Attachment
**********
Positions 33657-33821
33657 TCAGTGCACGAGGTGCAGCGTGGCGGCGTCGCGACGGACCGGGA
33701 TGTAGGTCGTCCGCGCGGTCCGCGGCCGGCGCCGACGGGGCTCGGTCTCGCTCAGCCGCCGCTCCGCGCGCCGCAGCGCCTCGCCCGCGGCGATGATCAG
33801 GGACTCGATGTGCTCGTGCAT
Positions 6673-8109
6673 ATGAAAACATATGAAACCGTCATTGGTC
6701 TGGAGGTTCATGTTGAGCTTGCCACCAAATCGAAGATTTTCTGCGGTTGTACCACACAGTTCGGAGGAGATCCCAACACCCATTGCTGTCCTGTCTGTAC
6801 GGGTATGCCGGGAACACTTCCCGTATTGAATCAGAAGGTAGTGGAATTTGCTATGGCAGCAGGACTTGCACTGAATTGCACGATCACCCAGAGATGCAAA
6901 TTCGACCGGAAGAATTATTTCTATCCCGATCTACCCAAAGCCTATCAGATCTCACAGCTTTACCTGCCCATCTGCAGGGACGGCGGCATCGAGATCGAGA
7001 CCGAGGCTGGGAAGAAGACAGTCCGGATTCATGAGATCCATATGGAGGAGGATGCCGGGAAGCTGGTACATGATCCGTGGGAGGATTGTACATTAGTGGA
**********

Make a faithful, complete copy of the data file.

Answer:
Positions 33657-33821
33657 TCAGTGCACGAGGTGCAGCGTGGCGGCGTCGCGACGGACCGGGA
33701 TGTAGGTCGTCCGCGCGGTCCGCGGCCGGCGCCGACGGGGCTCGGTCTCGCTCAGCCGCCGCTCCGCGCGCCGCAGCGCCTCGCCCGCGGCGATGATCAG
33801 GGACTCGATGTGCTCGTGCAT
Positions 6673-8109
6673 ATGAAAACATATGAAACCGTCATTGGTC
6701 TGGAGGTTCATGTTGAGCTTGCCACCAAATCGAAGATTTTCTGCGGTTGTACCACACAGTTCGGAGGAGATCCCAACACCCATTGCTGTCCTGTCTGTAC
6801 GGGTATGCCGGGAACACTTCCCGTATTGAATCAGAAGGTAGTGGAATTTGCTATGGCAGCAGGACTTGCACTGAATTGCACGATCACCCAGAGATGCAAA
6901 TTCGACCGGAAGAATTATTTCTATCCCGATCTACCCAAAGCCTATCAGATCTCACAGCTTTACCTGCCCATCTGCAGGGACGGCGGCATCGAGATCGAGA
7001 CCGAGGCTGGGAAGAAGACAGTCCGGATTCATGAGATCCATATGGAGGAGGATGCCGGGAAGCTGGTACATGATCCGTGGGAGGATTGTACATTAGTGGA